A monologue from Act I, Scene I

by: John Lyly

NOTE: Endymion was entered in the Stationers' Register on October 4, 1591, and published anonymously later that year. The play was printed as Lyly's by Blount in Six Court Comedies of 1632. It is now a public domain work and may be performed without royalties.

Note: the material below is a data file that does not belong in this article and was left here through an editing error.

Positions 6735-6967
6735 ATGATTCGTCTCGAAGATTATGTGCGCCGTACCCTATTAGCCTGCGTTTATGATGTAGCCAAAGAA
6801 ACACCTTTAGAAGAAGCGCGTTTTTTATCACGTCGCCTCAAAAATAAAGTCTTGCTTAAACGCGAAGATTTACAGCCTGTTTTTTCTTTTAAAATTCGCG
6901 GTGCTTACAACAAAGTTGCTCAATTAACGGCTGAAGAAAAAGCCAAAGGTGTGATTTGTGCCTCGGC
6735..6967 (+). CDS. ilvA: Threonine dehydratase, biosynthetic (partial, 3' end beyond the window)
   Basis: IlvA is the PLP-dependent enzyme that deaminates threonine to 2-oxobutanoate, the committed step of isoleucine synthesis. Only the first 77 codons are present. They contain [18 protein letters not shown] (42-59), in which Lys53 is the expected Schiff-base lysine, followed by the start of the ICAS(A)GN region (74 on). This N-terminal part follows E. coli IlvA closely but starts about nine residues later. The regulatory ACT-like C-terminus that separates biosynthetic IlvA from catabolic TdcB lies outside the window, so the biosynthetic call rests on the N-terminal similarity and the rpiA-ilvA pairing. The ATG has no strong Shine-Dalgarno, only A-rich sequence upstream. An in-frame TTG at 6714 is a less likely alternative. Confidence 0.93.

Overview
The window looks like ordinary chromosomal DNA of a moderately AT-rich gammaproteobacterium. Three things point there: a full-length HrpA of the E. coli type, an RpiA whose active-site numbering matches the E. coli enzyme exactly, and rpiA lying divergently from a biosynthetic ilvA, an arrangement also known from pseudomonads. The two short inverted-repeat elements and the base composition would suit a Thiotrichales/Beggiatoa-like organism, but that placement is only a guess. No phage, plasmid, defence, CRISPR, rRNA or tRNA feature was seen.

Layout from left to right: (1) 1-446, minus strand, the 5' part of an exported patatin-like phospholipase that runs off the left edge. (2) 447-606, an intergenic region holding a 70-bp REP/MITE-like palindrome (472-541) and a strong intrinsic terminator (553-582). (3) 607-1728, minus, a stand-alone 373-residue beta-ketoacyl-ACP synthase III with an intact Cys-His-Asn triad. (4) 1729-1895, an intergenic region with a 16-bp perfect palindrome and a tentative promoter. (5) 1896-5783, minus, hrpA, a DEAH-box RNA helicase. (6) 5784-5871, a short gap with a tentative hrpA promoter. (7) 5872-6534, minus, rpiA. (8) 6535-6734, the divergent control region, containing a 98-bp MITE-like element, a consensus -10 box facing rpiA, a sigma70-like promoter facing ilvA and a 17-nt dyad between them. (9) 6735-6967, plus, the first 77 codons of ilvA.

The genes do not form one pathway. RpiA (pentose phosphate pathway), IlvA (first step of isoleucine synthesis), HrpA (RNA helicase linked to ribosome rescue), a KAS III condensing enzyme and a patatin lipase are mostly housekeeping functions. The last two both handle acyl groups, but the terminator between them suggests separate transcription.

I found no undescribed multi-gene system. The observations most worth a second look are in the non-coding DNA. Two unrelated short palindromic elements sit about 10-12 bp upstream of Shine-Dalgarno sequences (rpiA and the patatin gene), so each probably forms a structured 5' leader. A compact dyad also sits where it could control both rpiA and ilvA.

ENDYMION: O fair Cynthia, why do others term thee unconstant whom I have ever found unmovable? Injurious time, corrupt manners, unkind men, who, finding a constancy not to be matched in my sweet mistress, have christened her with the name of wavering, waxing, and waning! Is she inconstant that keepeth a settled course, which, since her first creation, altereth not one minute in her moving? There is nothing thought more admirable or commendable in the sea than the ebbing and flowing; and shall the moon, from whom the sea taketh this virtue, be accounted fickle for increasing and decreasing? Flowers in their buds are nothing worth till they be blown, nor blossoms accounted till they be ripe fruit; and shall we then say they be changeable for that they grow from seeds to leaves, from leaves to buds, from buds to their perfection? They why be not twigs that become trees, children that become men, and mornings that grow to evenings, termed wavering, for that they continue not at one stay? Ay, but Cynthia being in her fulness, decayeth, as not delighting in her greatest beauty, or withering when she should be most honored. When malice cannot object anything, folly will, making that a vice which is the greatest virtue. What thing (my mistress excepted) being in the pride of her beauty and latter minute of her age, that waxeth young again? Tell me, Eumenides, what is he that, having a mistress of ripe years and infinite virtues, great honors, and unspeakable beauty, but would wish that she might grow tender again, getting youth by years, and never-decaying beauty by time; whose fair face neither the summer's blaze can scorch, nor winter's blast chap, nor the numbering of years breed altering of colors? Such is my sweet Cynthia, whom time cannot touch because she is divine!